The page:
Several years ago some software programmers in Berlin came up with a new software platform to let diverse groups of people self-organize themselves to make democratic decisions online. The program, LiquidFeedback, gives everyone a chance to participate without the need for physical assemblies or in-person voting.
The program was first used by the German Pirate Party, but it has been also been used by citizen associations, cooperatives and even corporations to elicit the collective sentiment of groups of people, including for binding votes. The idea behind the program is to avoid the classic problems of representative democracy and hierarchies. As we all know, elected leaders are often happy to ignore or misrepresent the will of the people if it helps them stay in power. LiquidFeedback was intended as something of an antidote.
Now, the programmers behind LiquidFeedback, the Public Software Group of Berlin, have published a book, The Principles of LiquidFeedback, describing the philosophical, political and operational details of the software system. The authors – Jan Behrens, Axel Kistner, Andreas Nitsche and Bjorn Swierczek – bill their book as “a must-read for anybody planning to make online decisions or to build online decision platforms and is also interesting for anybody interested in the future of democracy in the digital age.”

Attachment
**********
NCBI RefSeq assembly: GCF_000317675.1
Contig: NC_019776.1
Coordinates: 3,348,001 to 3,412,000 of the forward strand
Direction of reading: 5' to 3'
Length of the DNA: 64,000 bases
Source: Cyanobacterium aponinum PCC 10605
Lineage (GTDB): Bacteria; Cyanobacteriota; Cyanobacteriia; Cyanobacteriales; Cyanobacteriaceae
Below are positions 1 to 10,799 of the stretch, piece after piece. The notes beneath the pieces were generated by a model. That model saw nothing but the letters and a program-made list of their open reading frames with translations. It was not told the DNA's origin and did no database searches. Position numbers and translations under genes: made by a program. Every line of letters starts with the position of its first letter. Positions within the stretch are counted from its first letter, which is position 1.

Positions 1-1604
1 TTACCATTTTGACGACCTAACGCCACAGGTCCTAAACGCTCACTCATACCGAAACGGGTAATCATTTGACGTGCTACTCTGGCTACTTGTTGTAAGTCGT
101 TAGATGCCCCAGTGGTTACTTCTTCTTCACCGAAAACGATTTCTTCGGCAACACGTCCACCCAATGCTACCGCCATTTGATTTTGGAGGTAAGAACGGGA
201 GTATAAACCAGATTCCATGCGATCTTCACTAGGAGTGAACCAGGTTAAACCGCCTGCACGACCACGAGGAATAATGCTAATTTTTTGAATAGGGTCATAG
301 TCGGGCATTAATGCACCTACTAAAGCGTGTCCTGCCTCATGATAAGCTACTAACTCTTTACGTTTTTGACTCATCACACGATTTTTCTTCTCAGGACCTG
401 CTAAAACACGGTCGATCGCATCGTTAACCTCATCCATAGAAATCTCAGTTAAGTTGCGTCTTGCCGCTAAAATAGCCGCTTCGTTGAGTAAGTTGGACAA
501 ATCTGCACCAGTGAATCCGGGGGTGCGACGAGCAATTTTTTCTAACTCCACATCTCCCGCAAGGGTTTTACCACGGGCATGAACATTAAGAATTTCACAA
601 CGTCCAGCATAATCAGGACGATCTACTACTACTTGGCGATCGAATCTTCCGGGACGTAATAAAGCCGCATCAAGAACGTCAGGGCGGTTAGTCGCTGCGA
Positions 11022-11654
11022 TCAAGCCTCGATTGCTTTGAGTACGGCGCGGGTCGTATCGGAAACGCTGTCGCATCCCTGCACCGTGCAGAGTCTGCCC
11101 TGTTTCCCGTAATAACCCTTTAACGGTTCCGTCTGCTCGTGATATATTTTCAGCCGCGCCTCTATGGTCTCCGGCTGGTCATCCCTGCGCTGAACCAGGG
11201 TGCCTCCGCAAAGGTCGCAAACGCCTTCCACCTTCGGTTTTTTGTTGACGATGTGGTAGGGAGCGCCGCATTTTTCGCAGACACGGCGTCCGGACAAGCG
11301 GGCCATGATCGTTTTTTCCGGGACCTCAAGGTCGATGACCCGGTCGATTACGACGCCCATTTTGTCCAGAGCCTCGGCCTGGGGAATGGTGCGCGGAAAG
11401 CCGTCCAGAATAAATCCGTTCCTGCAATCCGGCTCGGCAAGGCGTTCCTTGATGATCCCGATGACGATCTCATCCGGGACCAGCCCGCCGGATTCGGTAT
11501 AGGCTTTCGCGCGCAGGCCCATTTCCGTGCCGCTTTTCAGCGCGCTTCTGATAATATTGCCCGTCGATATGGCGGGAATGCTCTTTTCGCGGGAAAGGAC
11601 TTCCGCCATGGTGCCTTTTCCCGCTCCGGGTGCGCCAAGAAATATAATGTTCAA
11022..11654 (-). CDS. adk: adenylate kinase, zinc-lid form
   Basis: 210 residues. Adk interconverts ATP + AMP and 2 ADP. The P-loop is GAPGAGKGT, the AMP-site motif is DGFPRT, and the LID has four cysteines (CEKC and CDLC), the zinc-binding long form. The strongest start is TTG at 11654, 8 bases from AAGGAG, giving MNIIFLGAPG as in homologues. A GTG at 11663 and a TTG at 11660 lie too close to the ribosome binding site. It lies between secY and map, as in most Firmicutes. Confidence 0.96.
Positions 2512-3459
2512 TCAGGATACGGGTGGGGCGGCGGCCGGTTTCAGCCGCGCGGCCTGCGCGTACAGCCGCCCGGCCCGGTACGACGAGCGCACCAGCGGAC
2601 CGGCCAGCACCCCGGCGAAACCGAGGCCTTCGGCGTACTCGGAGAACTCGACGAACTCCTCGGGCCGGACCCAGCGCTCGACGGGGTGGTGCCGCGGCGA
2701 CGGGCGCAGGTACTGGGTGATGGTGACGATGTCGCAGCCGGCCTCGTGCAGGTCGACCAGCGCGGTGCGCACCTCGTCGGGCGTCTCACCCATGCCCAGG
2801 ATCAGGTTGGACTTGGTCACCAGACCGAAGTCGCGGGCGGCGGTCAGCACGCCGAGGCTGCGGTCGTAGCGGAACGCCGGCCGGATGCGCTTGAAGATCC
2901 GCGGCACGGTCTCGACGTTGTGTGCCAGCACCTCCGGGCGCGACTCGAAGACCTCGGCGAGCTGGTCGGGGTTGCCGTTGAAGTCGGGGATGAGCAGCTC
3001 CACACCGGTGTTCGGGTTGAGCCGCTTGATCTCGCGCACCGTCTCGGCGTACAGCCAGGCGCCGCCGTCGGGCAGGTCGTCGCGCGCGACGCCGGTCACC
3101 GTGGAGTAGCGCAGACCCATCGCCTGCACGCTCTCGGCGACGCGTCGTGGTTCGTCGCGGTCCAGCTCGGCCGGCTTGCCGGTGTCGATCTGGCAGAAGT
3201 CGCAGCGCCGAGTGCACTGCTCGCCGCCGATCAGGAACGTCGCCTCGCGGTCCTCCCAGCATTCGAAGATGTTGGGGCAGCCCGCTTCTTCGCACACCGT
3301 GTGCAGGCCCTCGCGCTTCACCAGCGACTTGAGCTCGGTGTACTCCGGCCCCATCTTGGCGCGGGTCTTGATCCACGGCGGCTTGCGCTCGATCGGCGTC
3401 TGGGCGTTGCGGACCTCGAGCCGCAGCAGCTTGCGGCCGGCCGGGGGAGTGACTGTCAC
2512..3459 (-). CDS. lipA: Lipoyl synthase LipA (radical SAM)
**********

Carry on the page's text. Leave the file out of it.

At a time when elections, legislatures and other democratic processes do a poor job at representing the will of the people, LiquidFeedback is a welcome experiment in demonstrating a better way. It is not seen as a substitute for representative democracy, but more as a complement to it. I blogged about the program in 2012 and concluded that it “clearly shows the potential for re-imagining more open, legitimate and responsive forms of governance.”
LiquidFeedback empowers any accredited member of a group to propose a new initiative; make suggestions about it; create alternatives to the proposed initiative; and vote on a final proposal. Discussion generally takes place on other platforms, however, outside of LiquidFeedback. But the authors warn that "in the real world it is not possible to implement a secret electronic voting system whose functionality can be verified by the voters." Liquid Feedback uses open ballots.